According to the Stanford Encyclopedia of Philosophy, naturalism "has no very precise meaning in contemporary philosophy." It suggest a commitment to natural, as opposed to supernatural, entities and explanations. But, the SEP notes, "the great majority of contemporary philosophers would happily accept naturalism as just characterized," without necessarily accepting such ideas as being able to reduce mental phenomena to physical phenomena.

Materialism and physicalism are sometimes used synonymously. Materialism is sometimes taken to imply that only matter truly exists. Since Einstein discovered that E = mc^2 over 100 years ago, it is hard to believe that anyone would make this claim today. In contemporary understanding, matter and energy are interchangeable; they are, in fact, two aspects of the same thing. Thus, the materialist should at least expand the physical basis to include energy (or perhaps the energy-momentum tensor). Too, the term "materialism" has a variety of other uses, including Marxist and eliminative, which is perhaps why those writing about materialism in the current sense prefer the term "physicalism" (even though my spell checker doesn't think it's a word).

Physicalism, very roughly, is the idea that everything that exists is in some sense dependent on a physical substrate. But how to make this more precise? In what sense should higher-order phenomena (anything from a chair to the concept of justice in the mind of Antonin Scalia) depend on the purely physical facts about the world? Philosophers have proposed many different types of dependence.

  • Identity: Everything that exists can be identified with some subset of the physical world.
  • Definition: Everything that exists can be defined in the language of physics.
  • Derivation: The laws of the higher-order sciences can be derived from the laws of physics.
  • Supervenience: Any possible world that is physically indiscernible from the actual world is, in fact, completely indiscernible from the actual world.
While each of these captures some aspect of the physicalist thesis, Poland and Melnyk agree that none of them is completely satisfactory. Some are too strong: it seems highly unlikely that any purely physical system can be identical to the concept of justice in the mind of Antonin Scalia. Others are too weak: the indiscernibility requirement of supervenience can't guarantee that non-physical facts can be explained in terms of physical facts.

A better formulation, according to both authors, is given by realization physicalism: everything that exists is either physical, or is realized by a physical property or system.

That means we need to answer two questions. What does it mean for something to be physical? And what does it mean to be realized by something physical?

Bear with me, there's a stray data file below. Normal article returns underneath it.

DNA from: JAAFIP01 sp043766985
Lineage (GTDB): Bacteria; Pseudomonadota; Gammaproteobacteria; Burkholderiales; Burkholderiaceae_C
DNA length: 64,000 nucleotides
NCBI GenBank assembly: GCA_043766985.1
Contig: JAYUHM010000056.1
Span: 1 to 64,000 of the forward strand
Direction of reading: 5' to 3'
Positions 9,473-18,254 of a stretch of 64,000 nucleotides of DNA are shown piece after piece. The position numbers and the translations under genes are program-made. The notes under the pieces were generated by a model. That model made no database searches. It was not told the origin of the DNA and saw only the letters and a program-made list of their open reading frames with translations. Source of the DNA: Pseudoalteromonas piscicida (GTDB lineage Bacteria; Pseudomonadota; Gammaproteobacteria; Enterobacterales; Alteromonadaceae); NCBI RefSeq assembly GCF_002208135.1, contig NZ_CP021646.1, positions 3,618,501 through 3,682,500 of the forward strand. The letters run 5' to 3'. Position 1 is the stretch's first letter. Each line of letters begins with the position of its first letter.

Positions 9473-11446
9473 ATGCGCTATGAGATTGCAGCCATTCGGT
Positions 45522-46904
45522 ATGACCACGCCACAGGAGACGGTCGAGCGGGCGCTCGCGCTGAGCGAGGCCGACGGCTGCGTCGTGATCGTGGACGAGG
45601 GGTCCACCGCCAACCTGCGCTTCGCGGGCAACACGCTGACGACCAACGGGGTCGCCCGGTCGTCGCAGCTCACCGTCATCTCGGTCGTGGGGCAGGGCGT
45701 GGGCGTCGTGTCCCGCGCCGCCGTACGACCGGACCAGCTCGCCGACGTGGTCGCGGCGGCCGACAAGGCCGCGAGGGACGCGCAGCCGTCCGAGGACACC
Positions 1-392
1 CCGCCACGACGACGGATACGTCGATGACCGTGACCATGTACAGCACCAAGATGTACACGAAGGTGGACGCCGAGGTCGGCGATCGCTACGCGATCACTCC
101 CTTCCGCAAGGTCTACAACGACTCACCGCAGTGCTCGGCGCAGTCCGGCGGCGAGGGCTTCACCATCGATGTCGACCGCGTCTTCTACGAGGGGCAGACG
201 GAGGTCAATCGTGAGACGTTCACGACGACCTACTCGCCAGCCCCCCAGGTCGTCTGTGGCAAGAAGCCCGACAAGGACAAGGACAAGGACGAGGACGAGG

Next time: Physics is Fundamental!

Saturday, August 28, 2010

Trent Doesn't Get Naturalism

I just can't take naturalism seriously. That is, I can't take seriously any view that entails either the proposition that some contingent fact occurred for no reason or that in essentials, the universe (or world or nature or whatever you want to call it) couldn't have been relevantly different from the way it in fact is. And if I had to accept some set of contingent facts as brute, I'd be strictly guided by the number of types and tokens and parameters postulated by a theory. I also find implausible impersonal accounts of a necessary ground in some "natural" force or fact.
...the fact is I try extremely hard to take seriously all positions, especially rivals to my own views.... I read every academic book I can find defending atheism.... But when it comes to "Scientific Naturalism" in its many and varied forms, I draw a total blank. The Dennet/Dawkins/Hitchens/Harris stuff is a total loss. But there's not much better.
Trent's post really gave me a jolt. I've been an atheist for many years, primarily on the basis that there is simply no good evidence for a god of any sort, let alone the sort of god that Christians or other religious people propose. But if it's reasonable for atheists to ask theists to defend their worldview, then certainly turnabout is fair play: it's reasonable for theists to ask atheists to defend their worldview, too. But, surely, the picture can't be as grim for naturalism as Trent claims?

So I decided to look into it, both for my own benefit, to develop a more coherent personal worldview, and so that I can defend that worldview if I ever run into someone like Trent: intelligent, educated, highly sophisticated philosophically, and theist.